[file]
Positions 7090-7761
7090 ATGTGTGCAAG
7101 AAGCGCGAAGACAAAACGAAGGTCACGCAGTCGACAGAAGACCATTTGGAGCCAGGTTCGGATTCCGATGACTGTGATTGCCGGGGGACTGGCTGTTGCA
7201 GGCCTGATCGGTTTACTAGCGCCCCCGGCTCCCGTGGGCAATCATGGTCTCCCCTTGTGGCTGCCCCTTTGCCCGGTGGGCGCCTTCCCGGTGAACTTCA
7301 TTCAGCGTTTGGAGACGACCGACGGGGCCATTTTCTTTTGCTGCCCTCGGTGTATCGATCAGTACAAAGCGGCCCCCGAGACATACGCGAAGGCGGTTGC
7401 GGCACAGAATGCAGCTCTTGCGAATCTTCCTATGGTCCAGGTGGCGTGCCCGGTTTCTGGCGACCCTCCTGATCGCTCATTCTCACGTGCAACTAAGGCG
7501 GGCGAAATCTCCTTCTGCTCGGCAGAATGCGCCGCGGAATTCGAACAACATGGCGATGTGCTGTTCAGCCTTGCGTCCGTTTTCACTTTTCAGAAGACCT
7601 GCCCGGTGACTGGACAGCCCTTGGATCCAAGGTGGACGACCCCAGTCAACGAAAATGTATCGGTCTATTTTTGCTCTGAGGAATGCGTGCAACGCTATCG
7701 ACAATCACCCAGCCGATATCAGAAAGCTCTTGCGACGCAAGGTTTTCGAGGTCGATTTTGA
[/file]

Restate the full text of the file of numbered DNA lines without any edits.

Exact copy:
Positions 7090-7761
7090 ATGTGTGCAAG
7101 AAGCGCGAAGACAAAACGAAGGTCACGCAGTCGACAGAAGACCATTTGGAGCCAGGTTCGGATTCCGATGACTGTGATTGCCGGGGGACTGGCTGTTGCA
7201 GGCCTGATCGGTTTACTAGCGCCCCCGGCTCCCGTGGGCAATCATGGTCTCCCCTTGTGGCTGCCCCTTTGCCCGGTGGGCGCCTTCCCGGTGAACTTCA
7301 TTCAGCGTTTGGAGACGACCGACGGGGCCATTTTCTTTTGCTGCCCTCGGTGTATCGATCAGTACAAAGCGGCCCCCGAGACATACGCGAAGGCGGTTGC
7401 GGCACAGAATGCAGCTCTTGCGAATCTTCCTATGGTCCAGGTGGCGTGCCCGGTTTCTGGCGACCCTCCTGATCGCTCATTCTCACGTGCAACTAAGGCG
7501 GGCGAAATCTCCTTCTGCTCGGCAGAATGCGCCGCGGAATTCGAACAACATGGCGATGTGCTGTTCAGCCTTGCGTCCGTTTTCACTTTTCAGAAGACCT
7601 GCCCGGTGACTGGACAGCCCTTGGATCCAAGGTGGACGACCCCAGTCAACGAAAATGTATCGGTCTATTTTTGCTCTGAGGAATGCGTGCAACGCTATCG
7701 ACAATCACCCAGCCGATATCAGAAAGCTCTTGCGACGCAAGGTTTTCGAGGTCGATTTTGA